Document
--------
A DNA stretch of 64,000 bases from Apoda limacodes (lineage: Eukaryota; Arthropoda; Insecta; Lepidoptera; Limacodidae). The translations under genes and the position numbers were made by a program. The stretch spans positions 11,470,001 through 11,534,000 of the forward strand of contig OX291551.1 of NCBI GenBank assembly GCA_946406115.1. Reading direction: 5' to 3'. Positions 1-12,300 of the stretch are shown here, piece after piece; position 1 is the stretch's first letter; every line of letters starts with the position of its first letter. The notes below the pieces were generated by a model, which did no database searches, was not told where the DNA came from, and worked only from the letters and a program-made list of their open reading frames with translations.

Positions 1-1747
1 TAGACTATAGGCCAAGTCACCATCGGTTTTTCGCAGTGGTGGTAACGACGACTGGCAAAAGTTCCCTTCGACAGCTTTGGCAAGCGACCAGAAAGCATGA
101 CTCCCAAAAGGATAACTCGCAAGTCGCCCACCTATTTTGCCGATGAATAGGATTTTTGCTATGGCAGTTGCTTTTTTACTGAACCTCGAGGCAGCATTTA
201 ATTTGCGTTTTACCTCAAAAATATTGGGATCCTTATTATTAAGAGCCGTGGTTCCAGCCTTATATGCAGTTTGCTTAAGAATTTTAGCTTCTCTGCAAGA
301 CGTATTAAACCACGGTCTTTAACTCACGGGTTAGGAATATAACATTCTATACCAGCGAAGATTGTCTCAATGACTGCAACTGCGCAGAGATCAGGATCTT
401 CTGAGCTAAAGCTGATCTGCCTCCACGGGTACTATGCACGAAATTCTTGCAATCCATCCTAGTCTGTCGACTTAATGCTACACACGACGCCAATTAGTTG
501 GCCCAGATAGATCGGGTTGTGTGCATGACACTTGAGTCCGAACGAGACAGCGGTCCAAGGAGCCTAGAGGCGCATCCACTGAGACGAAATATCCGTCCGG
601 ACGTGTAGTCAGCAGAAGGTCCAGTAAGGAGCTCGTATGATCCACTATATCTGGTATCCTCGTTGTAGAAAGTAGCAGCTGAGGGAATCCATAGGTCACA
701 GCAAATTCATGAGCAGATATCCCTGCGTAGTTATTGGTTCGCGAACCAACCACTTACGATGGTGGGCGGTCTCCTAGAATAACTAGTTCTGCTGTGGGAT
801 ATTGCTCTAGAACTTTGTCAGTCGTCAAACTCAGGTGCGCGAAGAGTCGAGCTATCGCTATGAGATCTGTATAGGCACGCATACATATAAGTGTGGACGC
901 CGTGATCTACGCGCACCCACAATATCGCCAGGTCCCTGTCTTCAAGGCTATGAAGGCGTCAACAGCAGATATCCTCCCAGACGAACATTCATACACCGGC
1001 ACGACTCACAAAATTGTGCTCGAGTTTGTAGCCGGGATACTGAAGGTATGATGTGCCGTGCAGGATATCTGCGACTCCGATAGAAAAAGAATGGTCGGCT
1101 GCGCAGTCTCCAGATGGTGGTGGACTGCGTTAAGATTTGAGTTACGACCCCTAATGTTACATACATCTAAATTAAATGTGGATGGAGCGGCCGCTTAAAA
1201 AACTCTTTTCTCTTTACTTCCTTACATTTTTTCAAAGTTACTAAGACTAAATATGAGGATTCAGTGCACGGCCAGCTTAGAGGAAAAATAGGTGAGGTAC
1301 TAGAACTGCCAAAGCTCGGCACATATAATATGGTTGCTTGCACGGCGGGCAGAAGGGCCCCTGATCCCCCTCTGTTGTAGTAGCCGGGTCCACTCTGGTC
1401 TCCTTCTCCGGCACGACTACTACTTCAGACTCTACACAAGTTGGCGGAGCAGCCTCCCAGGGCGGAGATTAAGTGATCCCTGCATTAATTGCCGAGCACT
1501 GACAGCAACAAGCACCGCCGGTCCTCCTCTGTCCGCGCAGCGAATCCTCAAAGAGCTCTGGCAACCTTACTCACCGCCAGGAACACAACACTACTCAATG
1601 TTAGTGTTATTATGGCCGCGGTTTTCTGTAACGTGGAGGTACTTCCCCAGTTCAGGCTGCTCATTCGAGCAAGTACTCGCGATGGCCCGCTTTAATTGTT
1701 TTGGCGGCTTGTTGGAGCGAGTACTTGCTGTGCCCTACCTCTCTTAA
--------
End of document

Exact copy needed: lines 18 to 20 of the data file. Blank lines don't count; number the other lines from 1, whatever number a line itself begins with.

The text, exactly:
1501 GACAGCAACAAGCACCGCCGGTCCTCCTCTGTCCGCGCAGCGAATCCTCAAAGAGCTCTGGCAACCTTACTCACCGCCAGGAACACAACACTACTCAATG
1601 TTAGTGTTATTATGGCCGCGGTTTTCTGTAACGTGGAGGTACTTCCCCAGTTCAGGCTGCTCATTCGAGCAAGTACTCGCGATGGCCCGCTTTAATTGTT
1701 TTGGCGGCTTGTTGGAGCGAGTACTTGCTGTGCCCTACCTCTCTTAA